In the last couple years, Sigma has continued putting out more and more “I-series” glass, aka compact yet sharp lenses.
In this particular review, we’ll be looking at the Sigma 35mm F2 DG DN, releasing just a couple years ago in late 2020.
In the crowded 35mm focal length, how does this little lens stack up against competitors?
Let’s find out.
Looking for a quick summary before jumping in?
- Beautiful and premium build
- Reliable & quick AF
- Fun manual focus
- Fantastic mid-budget pick
Size & Weight
First up, I want to talk about size and weight, as the compact dimensions are one of the main selling points of Sigma’s new series of lenses.
Length-wise, we see a measurement of about 2.7in (6.7cm). While not as small as certain lenses, that’s still QUITE compact, especially on a full frame system.
As for heft, the Sigma 35mm F2 weighs in at about 11.5oz (325g). It feels like it’s just the right size/weight combo to balance quite well on my camera.
I’ve said it before in a lot of my reviews, but lenses like this are the kind of glass that originally got me to switch away from bulky DSLR setups many years ago.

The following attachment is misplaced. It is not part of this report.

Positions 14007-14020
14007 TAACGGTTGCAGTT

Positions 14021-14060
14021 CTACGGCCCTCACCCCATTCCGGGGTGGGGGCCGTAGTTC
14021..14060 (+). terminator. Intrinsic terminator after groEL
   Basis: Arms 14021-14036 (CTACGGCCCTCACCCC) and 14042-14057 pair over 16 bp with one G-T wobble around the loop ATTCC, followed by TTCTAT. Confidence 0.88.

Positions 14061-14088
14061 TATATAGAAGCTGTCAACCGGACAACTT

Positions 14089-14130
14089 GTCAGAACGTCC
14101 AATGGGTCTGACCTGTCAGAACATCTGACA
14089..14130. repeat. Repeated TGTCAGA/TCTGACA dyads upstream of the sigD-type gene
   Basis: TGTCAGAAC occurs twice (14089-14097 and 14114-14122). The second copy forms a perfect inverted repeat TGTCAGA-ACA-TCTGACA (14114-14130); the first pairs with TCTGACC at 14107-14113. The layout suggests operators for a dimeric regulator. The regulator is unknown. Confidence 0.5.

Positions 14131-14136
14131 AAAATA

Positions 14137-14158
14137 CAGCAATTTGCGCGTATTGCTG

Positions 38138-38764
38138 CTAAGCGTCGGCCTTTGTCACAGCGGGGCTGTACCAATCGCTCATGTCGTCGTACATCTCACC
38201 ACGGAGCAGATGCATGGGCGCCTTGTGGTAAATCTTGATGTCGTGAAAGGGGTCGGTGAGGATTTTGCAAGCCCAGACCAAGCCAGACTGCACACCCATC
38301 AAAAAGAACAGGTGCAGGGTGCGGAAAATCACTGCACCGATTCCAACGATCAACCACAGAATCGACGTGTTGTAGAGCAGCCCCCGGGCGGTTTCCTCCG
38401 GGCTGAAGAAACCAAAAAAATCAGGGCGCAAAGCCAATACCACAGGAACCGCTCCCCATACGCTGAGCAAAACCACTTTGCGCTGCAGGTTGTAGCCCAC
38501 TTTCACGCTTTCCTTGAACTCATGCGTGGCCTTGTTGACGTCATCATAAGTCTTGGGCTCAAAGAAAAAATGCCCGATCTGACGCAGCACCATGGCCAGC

Is the lens well built?
So, it’s small and actually pretty lightweight, but is the build quality sacrificed? Not really, to be honest.
First up, the lens barrel is made completely of metal. I absolutely love this.
There is absolutely no plastic to be seen anywhere.
Even the circular lens hood is entirely made of grooved metal (making it easy to grip and remove).
Though, to be honest, it’s quite large and adds roughly an inch to the total length of the lens.
Believe it or not, the lens cap is metal too. Well, kinda… there’s actually two different lens caps.
One of these caps is a stereotypical pinch-style plastic cap. It does the job just fine.
The other is a metallic cap that magnetically attaches to the front of the lens. Sigma even includes a little lanyard to store this magnetic cap.
To be frank, I think this could be seen as a bit gimmicky, but it’s always fun to see manufacturers breaking the norm.